HOPress-Shorehouse Books is proud to launch the third book from Lee Gaitan — Lite Whines and Laughter: Mild Rants and Musings on the Mundane. Lee is a well-known and talented writer, blogger, author and a great advocate of writers. Proud to have her in our HOPress family. This book is all about laughter when life gets tricky. When you read it, you feel as if she is sitting with you, sharing some wine and having a lively conversation. Beneath the fun is a good amount of inspiration to get you back when life knocks you down. Over the next few months, we will be introducing you to the world of Lee Gaitan. It will be a pleasure to do so.
Book Description: If you like your optimism served with a side of snarkiness, this is the book for you. Lee Gaitan is a recognized “Bounce Back” expert (unless she’s not wearing eye liner, in which case she often goes unrecognized), known for looking on the bright side and finding the silver lining in dark clouds. But sometimes the best way to part the dark clouds and discover the sunshine is by way of a mild rant or musing on the myriad irritations of modern life. With Gaitan’s wit cutting through those clouds with razor-sharp accuracy, readers will find themselves on the sunny side of life again in no time.
Lite Whines and Laughter: Mild Rants and Musings on the Mundane is available on Amazon as paperback and Kindle. We will be doing a lot of fun things with Lee, so stay tuned. Today, get to know this multi-published author and advocate of wine.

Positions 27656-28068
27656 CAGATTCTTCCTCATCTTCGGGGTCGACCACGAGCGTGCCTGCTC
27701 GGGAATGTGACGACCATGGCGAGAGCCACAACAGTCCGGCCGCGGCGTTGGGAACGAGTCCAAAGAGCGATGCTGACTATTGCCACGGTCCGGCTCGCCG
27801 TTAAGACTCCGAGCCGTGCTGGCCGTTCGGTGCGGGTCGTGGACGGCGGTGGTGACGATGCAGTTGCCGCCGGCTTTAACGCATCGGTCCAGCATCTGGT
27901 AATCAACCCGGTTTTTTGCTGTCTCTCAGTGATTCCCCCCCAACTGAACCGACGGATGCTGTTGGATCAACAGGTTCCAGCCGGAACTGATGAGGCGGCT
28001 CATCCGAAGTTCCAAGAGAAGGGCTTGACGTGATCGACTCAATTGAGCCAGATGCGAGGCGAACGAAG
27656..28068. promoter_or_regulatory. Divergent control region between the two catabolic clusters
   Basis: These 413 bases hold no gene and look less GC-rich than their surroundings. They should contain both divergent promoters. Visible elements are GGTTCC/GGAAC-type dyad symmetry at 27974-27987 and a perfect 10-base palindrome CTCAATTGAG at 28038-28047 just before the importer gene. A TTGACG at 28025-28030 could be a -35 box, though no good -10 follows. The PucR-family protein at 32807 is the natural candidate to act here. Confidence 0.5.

Tell us about Lee Gaitan (where were you raised? Where you live now? Education? Profession? family? – whatever you want to share.)
I grew up the in Ligonier, Pennsylvania, a small town about an hour east of Pittsburgh. My parents were both first generation Americans, as all four of my grandparents were immigrants from the Piedmont region of northern Italy. Three of them were even from the same village, but my parents assured me—and 23andme.com has recently confirmed—that no actual blood lines were crossed! My Italian heritage is very important to me and I think it’s why I connect so deeply with my current job of teaching English as a Second Language. My Italian heritage is also where my hips come from—with the help of stracciatella gelato.
My dad was the vice president of a large commercial development company and my mom was a homemaker with a great love for music and languages and she was a fabulous cook. I credit her with passing those interests down to me—although of late my cooking has leaned more in the direction of assembling. I’ve gotten very lazy and have somehow sold my husband on the idea of salad night…every night! It’s like the movie Groundhog Day, but with edible greens and cruciferous vegetables.
Tell us about your writing background and experience?